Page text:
The FAC thus alleges a cause of action for fraud in which Onvoi and Select, and perhaps others, conspired to conceal Onvoi and Select's relationship to avoid paying the proper premium for Onvoi's policies. The conspiracy continued long after Onvoi was notified that its policies would be cancelled. This is a markedly different conception of the nature and scope of the alleged conspiracy, and in light of the evidence the Fund produced below, we do not believe this issue is one that may be resolved as a matter of law on this record. ( Livett v. F. C. Financial Associates (1981) 124 Cal.App.3d 413, 420-421 [ 177 Cal.Rptr. 411].) In sum, this is not a case in which the facts are susceptible of only one legitimate inference. (See Romano v. Rockwell Internat., Inc., supra, 14 Cal.4th at p. 487.)

In so holding, we express no view as lo the factual merit of the parties' respective positions regarding Onvoi's limitations defense. We hold only that, in the circumstances before us, this defense was not properly resolved by summary adjudication.


The petition for writ of mandate is granted. Let a peremptory writ of mandate issue commanding respondent superior court to vacate its order of August 6, 2009, granting real party in interest's motion for summary adjudication with respect to the sixth cause of action in petitioner's first amended complaint and to enter a new and different order denying that motion. The alternative writ, having served its purpose, is discharged. To prevent any further delay in the proceedings below, this decision shall be final 10 calendar days after the date on which this opinion is filed. (Cal. Rules of Court, rule 8.490(b)(3).) The previously issued stay shall dissolve upon issuance of the remittitur. Petitioner is entitled to recover its costs in this writ proceeding. (Cal. Rules of Court, rule 8.493(a)(1)(A).)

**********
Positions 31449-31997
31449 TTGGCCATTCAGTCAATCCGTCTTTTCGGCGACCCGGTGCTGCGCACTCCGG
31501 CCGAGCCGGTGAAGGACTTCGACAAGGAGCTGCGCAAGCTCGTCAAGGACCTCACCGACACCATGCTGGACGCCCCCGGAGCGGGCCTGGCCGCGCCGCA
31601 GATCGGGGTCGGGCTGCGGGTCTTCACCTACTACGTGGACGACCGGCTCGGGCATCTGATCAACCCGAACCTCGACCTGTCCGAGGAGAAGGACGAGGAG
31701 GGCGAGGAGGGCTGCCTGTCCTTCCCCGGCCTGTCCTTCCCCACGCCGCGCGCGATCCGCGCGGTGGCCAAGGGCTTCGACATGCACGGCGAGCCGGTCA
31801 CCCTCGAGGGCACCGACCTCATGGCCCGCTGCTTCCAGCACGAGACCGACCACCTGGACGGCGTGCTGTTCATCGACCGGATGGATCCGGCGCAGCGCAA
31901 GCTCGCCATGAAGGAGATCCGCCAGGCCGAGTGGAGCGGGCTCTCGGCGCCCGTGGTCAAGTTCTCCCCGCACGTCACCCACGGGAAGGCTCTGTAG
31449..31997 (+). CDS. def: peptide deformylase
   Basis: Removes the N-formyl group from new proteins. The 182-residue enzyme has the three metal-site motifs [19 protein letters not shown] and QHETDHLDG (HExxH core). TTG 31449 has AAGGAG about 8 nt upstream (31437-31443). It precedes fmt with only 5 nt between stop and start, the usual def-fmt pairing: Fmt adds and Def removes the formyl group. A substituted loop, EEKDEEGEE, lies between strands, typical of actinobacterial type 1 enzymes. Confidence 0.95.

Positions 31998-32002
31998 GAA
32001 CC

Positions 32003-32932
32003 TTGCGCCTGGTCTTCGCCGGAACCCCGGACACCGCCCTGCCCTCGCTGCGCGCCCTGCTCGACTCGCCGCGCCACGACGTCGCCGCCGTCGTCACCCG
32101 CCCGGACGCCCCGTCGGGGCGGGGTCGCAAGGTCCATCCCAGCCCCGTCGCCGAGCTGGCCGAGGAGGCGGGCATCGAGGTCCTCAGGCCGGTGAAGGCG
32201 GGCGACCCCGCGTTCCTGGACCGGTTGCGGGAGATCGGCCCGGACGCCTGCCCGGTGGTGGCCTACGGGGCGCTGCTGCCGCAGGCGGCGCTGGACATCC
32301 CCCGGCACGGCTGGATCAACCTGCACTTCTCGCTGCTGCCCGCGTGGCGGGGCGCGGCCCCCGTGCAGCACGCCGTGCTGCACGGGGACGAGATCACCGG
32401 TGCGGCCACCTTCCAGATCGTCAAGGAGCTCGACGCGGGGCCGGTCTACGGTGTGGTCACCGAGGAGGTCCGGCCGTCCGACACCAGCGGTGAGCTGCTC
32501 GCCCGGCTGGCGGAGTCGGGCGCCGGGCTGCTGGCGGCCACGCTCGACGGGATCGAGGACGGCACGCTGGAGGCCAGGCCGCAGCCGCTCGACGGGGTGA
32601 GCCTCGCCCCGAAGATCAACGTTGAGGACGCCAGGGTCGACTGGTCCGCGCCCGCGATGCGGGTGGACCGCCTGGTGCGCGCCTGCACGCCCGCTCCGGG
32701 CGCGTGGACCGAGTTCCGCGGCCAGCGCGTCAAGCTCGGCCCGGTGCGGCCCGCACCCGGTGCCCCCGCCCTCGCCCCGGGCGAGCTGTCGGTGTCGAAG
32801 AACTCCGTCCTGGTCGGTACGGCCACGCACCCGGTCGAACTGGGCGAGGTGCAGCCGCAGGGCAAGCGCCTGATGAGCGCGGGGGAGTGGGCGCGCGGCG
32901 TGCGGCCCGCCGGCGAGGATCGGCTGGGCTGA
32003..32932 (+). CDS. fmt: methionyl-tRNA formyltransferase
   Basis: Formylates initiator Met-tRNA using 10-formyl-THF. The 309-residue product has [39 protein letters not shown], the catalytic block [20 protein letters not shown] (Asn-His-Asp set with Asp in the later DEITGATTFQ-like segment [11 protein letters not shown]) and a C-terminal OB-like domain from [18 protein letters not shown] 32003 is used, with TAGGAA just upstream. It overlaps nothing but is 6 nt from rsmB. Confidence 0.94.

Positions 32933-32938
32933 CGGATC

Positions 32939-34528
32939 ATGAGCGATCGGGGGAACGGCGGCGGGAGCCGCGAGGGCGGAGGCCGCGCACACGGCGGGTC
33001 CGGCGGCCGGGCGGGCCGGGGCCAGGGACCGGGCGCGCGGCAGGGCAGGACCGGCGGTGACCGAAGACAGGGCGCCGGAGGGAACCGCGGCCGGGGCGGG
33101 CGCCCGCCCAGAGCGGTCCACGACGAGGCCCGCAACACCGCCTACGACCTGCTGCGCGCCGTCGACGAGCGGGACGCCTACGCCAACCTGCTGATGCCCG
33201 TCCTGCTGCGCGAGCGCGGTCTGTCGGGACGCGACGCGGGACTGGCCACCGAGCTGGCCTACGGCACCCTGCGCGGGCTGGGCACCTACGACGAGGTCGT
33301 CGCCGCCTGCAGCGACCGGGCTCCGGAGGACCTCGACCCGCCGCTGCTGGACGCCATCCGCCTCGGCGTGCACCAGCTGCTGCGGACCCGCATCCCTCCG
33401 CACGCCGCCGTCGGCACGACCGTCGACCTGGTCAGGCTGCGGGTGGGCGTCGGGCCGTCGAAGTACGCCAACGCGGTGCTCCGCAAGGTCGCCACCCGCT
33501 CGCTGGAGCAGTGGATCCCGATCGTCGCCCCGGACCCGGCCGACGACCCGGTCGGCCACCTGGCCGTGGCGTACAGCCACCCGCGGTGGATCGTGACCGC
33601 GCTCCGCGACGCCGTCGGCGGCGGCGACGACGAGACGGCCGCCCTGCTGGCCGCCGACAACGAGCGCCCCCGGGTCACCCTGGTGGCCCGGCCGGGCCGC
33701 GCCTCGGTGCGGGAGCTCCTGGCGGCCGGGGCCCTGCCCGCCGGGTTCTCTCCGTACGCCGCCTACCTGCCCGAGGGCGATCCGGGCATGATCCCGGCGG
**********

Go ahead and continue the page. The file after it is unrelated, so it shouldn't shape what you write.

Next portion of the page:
Simons, Acting P. J., and Bruiniers, J., concurred.

Summaries of

State Compensation v. Superior Co.

Court of Appeal of California, First District
Feb 23, 2010
184 Cal.App.4th 1124 (Cal. Ct. App. 2010)

In State Compensation Ins. Fund v. Superior Court, supra, 184 Cal.App.4th at page 1129, the party opposing summary adjudication argued the amended complaint "changed the scope of the issues" in the litigation.

Summary of this case from Hilton v. Tomasi
Case details for

State Compensation v. Superior Co.

Case Details


Court:Court of Appeal of California, First District

Date published: Feb 23, 2010


184 Cal.App.4th 1124 (Cal. Ct. App. 2010)
109 Cal. Rptr. 3d 88